The traditional year-end inventory of my year in reading. Lists may be clichéd, but they really help me take a breath of air and look out on my intellectual projects and track where I am headed. This year I added the category of "best secondary literature and essays." If you want any of these essays … Continue reading Best Books of 2019
It's time to restore a tradition on this blog: the classic year-end best books list. 2018 has been a fairly significant year for my research and reading. As you will see below, my primary concerns orbit around political economy, psychoanalysis, the history of Marxist thought, the Black Radical Tradition, the theological genealogy of socialist thought, … Continue reading The Best Books of 2018
With 2016 now entering its final days, it's time to give this brutish year a proper send off by taking inventory of some of the best books I've read over the span of the year. While not every book one reads delivers on its promise or even manages to leave an impact, some books certainly … Continue reading The best books I read in 2016
My review of Remzig Keucheyan's, The Left Hemisphere: Mapping Critical Theory Today is up at the Huffington Post. As you can see from my review, I found the book to be a tremendous contribution to the field of left politics and organization and to the academic field of critical theory. Has critical theory begun to shrug off the … Continue reading My Book Review of The Left Hemisphere: Mapping Critical Theory Today
I've just finished After the Future by Franco "Bifo" Berardi, a text that I loved for its effortless prose and ability to convey theoretical ideas with a refreshing sense of clarity. Bifo is an expert on Guattari, and so his whole approach to the question of subjectivity is premised on a non-dialectical approach, one that … Continue reading Subjectivation: Aufheben or Therapy?
Badiou's book on Deleuze, Deleuze: The Clamor of Being presents Deleuze as an aristocratic philosopher of the One, a Nietzschean vitalist who isn't too far removed from Plato's Parmenidies in continually affirming that there is only One path to being. Badiou's text has generated many important controversies and bones of contention. Zizek's work on Deleuze, … Continue reading Review: Badiou’s “Deleuze: The Clamor of Being”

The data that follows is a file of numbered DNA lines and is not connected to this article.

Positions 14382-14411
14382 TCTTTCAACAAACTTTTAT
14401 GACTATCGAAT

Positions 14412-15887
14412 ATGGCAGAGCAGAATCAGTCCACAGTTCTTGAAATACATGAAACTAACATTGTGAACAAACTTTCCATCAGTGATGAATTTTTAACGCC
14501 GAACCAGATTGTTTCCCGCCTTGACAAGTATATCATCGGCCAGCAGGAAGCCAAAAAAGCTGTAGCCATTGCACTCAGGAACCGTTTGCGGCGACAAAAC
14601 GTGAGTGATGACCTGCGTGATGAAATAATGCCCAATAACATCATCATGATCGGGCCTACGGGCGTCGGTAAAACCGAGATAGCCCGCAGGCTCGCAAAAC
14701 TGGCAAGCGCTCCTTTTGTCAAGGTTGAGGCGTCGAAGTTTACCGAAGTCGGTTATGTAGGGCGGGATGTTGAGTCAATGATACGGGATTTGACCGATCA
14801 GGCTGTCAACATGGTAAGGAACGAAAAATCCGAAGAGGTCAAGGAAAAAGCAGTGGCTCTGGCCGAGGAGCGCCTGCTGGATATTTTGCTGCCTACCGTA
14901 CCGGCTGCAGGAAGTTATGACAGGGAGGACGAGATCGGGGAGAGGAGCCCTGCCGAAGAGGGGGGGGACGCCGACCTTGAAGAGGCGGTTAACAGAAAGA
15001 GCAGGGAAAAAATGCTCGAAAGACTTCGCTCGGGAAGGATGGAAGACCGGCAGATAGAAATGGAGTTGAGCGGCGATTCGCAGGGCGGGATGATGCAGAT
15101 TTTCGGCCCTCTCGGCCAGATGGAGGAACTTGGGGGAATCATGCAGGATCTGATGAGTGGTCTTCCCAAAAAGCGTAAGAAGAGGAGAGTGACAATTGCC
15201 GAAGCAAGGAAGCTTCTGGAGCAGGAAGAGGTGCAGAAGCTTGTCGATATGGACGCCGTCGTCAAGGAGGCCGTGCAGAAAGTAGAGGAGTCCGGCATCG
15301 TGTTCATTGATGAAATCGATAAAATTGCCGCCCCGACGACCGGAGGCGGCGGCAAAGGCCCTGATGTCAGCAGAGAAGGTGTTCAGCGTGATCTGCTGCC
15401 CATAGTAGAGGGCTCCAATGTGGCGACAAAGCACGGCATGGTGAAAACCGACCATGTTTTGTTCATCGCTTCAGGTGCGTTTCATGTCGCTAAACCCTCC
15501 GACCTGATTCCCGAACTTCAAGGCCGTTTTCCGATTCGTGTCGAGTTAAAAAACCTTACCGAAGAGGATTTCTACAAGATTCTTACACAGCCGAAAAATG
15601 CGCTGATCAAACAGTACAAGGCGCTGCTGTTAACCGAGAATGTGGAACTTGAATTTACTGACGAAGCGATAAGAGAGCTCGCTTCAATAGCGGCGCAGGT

2011 brought about many great things. My daughter was born, I began my PhD at European Graduate School, (including a month residency in the Swiss Alps) and I reached 20,000 dialogues after four years of hard work. It was also a year of learning and study. A couple friends have asked me to share what … Continue reading The Best Books of 2011: A List
The concept of alienation at its core implies that the true nature of something, its essence, or its actual existence is divorced from its real nature. This definition depends on essentialism; the idea that there is a true nature to things, hence it is a metaphysical concept. What is this true nature? It varies widely … Continue reading The Other’s Other: Alienation After Derrida
Marcel Proust’s A la recherché du temps perdu “In Search of Lost Time” is concerned with creating a world where his readers are able to communicate in a sacred place: a world where they can discover coherence between time and space, where the establishment of a new form of truth through experiencing felt time is … Continue reading Proust’s Ethics of Sacred Imagination
A review of Judith Butler's Giving an Account of Oneself by Daniel Tutt.
Peter Rollins' book How (Not) to Speak of God shook my world and made me excited about the emergent movement. The text deconstructs several core Christian theological concepts: the place of doubt in Christianity, salvation, truth, one’s desire for spiritual transformation, and the place of God. Rollins strength is in his philosophical approach to theology. … Continue reading How (Not) to Speak of God: Book Review
Simon Critchley’s text on ethics and politics, Infinitely Demanding addresses the drift of nihilism that has overcome our contemporary conception of the political. Nihilism in this case is how we experience our societies as externally compulsory, but not internally compelling. In many ways Critcley's real asset is in bringing philosophy into a concrete relationship to … Continue reading Fulfilling the Traumatic Demand: Review of Critchley’s Ethics
St. Paul regards virtue as emanating from a source of spontaneous goodness, where “the law” ought to be “inscribed onto the heart rather than codified onto tablets of stone.” This Pauline conception of the Law is much like Lacan’s symbolic realm, yet it’s symbolic system is one that orients the Christian community towards the good … Continue reading Apostles of the Real – Terry Eagleton’s “Trouble with Strangers”